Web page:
Backdating allocation of marital assets into survivor trust
The trustee must also pay to the surviving spouse principal of the surviving trust for the surviving spouse’s comfort, welfare and happiness.
The trustee must also pay to the surviving spouse any principal that the surviving spouse directs.
The family trust became irrevocable on the decedent’s spouse’s death; the survivor’s trust remained revocable.
Under the joint revocable trust, the survivor’s trust should have been funded with the decedent’s 50 percent beneficial interest as a tenant in common, and the family trust should have been funded with his spouse’s 50 percent beneficial interest as a tenant in common.
After the decedent’s spouse had died, however, a law firm incorrectly advised the decedent that the survivor’s trust wouldn’t be funded from the family trust and that 100 percent of the trust assets remained as the family trust.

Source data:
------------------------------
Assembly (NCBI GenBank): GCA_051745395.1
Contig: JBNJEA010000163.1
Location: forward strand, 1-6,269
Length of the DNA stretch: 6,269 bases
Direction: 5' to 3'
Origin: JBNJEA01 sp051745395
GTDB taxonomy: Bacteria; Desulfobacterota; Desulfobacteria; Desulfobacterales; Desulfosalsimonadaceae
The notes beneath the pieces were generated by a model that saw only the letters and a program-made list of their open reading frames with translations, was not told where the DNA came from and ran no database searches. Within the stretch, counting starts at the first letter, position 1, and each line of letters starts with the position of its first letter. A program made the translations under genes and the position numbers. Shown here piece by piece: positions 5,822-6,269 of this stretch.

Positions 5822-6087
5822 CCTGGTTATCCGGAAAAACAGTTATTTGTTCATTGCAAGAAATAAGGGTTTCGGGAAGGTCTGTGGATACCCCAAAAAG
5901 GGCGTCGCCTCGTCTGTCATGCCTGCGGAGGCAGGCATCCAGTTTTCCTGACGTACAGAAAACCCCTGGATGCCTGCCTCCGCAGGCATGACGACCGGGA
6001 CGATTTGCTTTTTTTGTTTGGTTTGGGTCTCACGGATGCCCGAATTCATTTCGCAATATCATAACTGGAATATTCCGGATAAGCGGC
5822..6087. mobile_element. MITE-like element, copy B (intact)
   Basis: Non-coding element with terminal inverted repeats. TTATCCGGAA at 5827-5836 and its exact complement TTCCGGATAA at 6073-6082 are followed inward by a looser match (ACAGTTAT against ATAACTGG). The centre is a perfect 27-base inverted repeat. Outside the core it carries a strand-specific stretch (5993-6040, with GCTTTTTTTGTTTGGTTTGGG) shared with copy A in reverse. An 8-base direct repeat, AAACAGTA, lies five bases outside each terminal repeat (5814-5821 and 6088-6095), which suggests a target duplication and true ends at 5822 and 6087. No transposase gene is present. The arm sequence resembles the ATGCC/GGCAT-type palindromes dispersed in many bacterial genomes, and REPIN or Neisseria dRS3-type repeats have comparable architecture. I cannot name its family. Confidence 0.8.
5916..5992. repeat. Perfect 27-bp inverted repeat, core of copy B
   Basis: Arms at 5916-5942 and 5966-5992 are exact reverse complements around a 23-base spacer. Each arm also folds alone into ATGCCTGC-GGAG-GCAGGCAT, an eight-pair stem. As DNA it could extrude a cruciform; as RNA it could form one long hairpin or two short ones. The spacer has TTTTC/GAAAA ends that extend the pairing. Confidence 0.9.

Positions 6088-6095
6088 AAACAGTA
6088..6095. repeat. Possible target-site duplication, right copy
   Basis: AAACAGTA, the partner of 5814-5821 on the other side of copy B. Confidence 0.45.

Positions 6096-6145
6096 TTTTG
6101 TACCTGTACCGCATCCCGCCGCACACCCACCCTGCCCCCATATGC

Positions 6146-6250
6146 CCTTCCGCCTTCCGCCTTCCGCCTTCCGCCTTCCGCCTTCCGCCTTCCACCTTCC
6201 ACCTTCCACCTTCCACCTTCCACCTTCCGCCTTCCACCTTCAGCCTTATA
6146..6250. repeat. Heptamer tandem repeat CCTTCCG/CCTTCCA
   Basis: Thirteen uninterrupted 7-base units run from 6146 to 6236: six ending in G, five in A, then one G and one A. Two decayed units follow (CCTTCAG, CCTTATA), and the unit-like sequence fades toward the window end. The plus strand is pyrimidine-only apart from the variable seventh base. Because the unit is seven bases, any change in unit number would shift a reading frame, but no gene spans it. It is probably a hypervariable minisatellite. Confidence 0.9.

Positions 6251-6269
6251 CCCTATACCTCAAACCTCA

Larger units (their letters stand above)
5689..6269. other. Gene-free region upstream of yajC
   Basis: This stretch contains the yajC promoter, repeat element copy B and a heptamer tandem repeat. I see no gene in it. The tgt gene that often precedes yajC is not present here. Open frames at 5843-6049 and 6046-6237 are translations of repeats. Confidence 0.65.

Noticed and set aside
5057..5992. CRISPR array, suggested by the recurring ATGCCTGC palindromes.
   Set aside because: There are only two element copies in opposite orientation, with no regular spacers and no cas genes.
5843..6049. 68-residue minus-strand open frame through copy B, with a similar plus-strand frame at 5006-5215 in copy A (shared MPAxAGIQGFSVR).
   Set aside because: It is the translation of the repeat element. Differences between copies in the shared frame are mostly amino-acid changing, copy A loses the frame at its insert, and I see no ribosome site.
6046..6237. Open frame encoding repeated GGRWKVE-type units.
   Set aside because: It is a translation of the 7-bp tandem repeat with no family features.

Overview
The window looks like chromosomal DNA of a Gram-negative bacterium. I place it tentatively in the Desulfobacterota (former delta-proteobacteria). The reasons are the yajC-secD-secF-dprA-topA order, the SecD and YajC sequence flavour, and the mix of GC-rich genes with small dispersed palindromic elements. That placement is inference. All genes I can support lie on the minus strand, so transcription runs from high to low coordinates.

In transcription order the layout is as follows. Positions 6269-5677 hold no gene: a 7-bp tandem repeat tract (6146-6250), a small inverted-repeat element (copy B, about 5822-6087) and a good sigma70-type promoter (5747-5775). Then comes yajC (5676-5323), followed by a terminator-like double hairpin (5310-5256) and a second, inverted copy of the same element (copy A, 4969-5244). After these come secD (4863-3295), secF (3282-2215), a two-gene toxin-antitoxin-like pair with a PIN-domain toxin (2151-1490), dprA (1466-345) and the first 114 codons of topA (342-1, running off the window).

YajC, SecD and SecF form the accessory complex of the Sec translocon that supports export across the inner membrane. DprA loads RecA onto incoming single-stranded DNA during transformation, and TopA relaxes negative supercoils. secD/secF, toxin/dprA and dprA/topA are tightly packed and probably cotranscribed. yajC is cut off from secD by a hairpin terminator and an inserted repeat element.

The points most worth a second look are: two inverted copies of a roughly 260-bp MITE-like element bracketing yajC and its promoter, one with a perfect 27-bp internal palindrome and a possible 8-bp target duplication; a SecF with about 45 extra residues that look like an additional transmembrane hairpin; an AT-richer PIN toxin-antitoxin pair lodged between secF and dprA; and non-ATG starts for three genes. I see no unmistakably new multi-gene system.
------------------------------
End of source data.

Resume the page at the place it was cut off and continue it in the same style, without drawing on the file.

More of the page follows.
As a result, the decedent failed to segregate the assets of the survivor’s trust and the family trust and instead, administered them both as a combined trust.
On the daughter’s death, the trustee must distribute the balance to the daughter’s then-living descendants per stirpes.The trustee of the son’s share was to distribute to him all the net income and principal free of trust.The trustee of the daughter’s share was to distribute income and principal for the daughter’s health, education, maintenance and support.It also provide that while they were alive, they each would hold a power to revoke their share.
After one of them died, the surviving spouse could amend any trust share over which he had a general non-lapsing power of appointment (POA) over principal, except for retirement benefits.
In Private Letter Ruling 201429009 (released July 18, 2014), the Internal Revenue Service concluded that the value of assets held in a family trust aren’t includible in a decedent’s gross estate, except for the value of a “5 or 5” power held by a decedent at his death.